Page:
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Settlement via marriage not a ground to quash proceedings against rape accused under POCSO

Settlement via marriage not a ground to quash proceedings against rape accused under POCSO

Rahul P R and Anr Vs State of Kerala

Kerala HC


CRL.MC NO. 5890 OF 2020

About/from the judgment:

In a significant ruling, the High Court has held that a compromise of marriage between the parties is not a ground to quash the criminal proceedings against the accused under the provisions of POCSO.

The Court, while dismissing a petition under Section 482 of the Code of Criminal Procedure, remarked:

"Rape is not only a very serious and inhumane offence committed towards the victim alone, but also it causes a very serious impact upon her relatives and society as a whole. When the magnitude of the crime is so grave and heinous as such to shock the sense of justice, a settlement between the parties and a marriage subsequently between them are not matters for consideration to quash the proceedings in a criminal case."

The observation came in a matter where the petitioners/accused had procured a minor girl aged 17 years from her lawful custody and forcibly took her to the rental house of the 2nd accused. The girl was raped by the 1st accused here.

The accused were accordingly booked for the offences punishable under Sections 366A, 376 and 34 of the Indian Penal Code and Section 4 read with Section 3, Section 6 read with Section 5 and Section 17 read with Section 16 of the Protection of Children from Sexual Offences Act, 2002.

Thereafter, the petitioners filed an application under Section 482 to quash the FIR, the final report and its further proceedings pending before the 1st Additional District and Sessions Court.

They argued that the matter had been settled between the parties since the 1st petitioner had married the victim under the Special Marriage Act on 08.12.2020 and that now they were living together as husband and wife.

It was further argued that the victim did not intend to proceed with the case against the petitioners and an affidavit sworn to by her in this regard was produced before the Court.

Public Prosecutor represented the State in the matter.

The question posed for consideration before the Court was whether an FIR and the consequent proceedings registered for an offence of raping a minor girl could be quashed in view of the compromise arrived at between the parties exercising power under Section 482 of Cr.P.C.

The Bench noted that the Apex Court had in a catena of decisions laid down that the inherent power given to the High Court under Section 482 Cr.P.C. is to prevent abuse of process of the court and for the advancement of justice.

The Court also recalled that the powers under Section 482 were an exception and not the rule, to be used sparingly with great caution and circumspection.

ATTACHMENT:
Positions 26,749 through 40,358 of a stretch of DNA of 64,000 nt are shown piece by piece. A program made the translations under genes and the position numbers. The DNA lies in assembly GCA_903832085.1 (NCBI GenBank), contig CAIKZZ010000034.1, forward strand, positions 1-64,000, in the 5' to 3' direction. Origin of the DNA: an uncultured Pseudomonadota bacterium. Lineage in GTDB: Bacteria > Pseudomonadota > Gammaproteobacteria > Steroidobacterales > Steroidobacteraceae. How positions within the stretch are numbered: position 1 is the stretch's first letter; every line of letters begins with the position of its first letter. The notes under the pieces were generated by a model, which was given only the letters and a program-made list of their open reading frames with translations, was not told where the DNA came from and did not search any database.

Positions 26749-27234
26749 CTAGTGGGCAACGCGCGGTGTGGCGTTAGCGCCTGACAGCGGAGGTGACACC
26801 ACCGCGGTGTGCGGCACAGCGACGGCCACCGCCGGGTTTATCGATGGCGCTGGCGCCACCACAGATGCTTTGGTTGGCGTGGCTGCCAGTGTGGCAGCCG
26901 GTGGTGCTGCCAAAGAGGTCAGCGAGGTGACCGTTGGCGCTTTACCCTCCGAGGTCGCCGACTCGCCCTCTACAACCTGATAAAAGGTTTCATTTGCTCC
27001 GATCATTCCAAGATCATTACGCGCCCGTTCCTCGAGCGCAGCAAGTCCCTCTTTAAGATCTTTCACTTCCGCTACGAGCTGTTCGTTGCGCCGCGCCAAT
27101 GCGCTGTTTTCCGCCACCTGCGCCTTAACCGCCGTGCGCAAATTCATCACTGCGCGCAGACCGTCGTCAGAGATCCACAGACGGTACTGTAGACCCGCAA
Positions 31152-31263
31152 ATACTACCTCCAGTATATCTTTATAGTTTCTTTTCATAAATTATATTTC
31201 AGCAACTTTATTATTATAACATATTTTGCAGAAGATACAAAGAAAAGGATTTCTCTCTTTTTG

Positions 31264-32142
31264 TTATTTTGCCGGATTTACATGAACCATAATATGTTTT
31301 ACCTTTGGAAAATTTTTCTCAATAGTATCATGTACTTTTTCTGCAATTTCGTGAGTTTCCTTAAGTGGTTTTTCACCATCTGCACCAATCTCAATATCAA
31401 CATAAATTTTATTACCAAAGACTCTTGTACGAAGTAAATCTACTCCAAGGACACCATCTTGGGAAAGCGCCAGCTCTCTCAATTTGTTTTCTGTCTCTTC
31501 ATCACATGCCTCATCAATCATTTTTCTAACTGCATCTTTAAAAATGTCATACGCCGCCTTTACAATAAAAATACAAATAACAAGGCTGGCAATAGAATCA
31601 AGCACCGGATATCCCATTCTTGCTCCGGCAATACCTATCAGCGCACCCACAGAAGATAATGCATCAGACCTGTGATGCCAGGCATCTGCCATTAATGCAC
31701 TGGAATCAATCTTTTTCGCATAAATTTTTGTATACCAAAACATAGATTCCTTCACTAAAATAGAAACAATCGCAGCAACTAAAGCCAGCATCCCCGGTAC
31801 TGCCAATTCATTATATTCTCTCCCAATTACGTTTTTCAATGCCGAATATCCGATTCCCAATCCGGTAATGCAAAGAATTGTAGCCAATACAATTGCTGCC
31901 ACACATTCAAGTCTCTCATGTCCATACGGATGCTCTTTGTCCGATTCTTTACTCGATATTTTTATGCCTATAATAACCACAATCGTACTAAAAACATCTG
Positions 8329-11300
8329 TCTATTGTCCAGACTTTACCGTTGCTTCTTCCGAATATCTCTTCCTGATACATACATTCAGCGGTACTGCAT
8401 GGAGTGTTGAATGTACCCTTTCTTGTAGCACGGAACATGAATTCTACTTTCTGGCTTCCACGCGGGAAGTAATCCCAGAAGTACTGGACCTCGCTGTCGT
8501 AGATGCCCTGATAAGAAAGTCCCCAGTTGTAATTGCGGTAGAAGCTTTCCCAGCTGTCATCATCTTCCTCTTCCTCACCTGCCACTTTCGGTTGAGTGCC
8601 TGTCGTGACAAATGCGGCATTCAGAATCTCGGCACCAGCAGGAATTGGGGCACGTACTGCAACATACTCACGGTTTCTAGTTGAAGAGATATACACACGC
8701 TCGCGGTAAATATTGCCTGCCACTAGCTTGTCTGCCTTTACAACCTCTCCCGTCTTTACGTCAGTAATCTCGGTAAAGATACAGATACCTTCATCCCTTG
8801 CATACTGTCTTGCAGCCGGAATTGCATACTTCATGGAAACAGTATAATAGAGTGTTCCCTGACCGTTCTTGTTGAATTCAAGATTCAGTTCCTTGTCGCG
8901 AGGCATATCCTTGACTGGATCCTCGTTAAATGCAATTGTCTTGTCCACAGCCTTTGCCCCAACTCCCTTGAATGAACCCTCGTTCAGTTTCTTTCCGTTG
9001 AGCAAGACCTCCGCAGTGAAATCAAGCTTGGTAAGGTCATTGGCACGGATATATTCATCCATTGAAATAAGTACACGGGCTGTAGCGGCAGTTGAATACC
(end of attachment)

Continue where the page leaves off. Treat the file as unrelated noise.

Condosering that in the instant case, the main offence alleged was rape on a minor girl, the Court observed that it was 'incontrovertible that the charges levelled against the petitioners are of serious nature.'

After elaborately considering the scope and ambit of Section 482 by relying on several decisions such as Gian Singh v. State of Punjab ((2012) 10 SCC 303), the Court ruled:

"Rape is a very serious offence and it is doubtless that it is not an offence of private in nature but is also an offence towards society. It is worse than murder as humiliating and horrifying experiences are caused to the victim and so it is considered the most heinous, brutal and cruel crime against a woman. When it is towards a child the gravity is all the more severe and excruciating as it may even low self-esteem, self-confidence and dignity of the child and that the psychic effect and impact would cause a devastating effect on the minor and result in far-reaching consequences."

Noting that the petitioners had no case that the case was maliciously instituted or that they were falsely implicated with an ulterior motive, it was held that a compromise and settlement entered between the parties are not accepted to hold that the allegations do not make out a case against the petitioners.

The Court added:

"...the provisions of the special Act enacted to protect and save minor children from sexual offences and harassment are also involved, the argument that now the victim has attained the age of majority and is living happily with 1st petitioner are not valid grounds or justifiable reasons or decisive factors for consideration to quash the criminal proceedings as sought for. "

Dismissing the petition, the Court directed the petitioners to stand the test of judicial scrutiny and face trial before the trial court.

Read the Judgment


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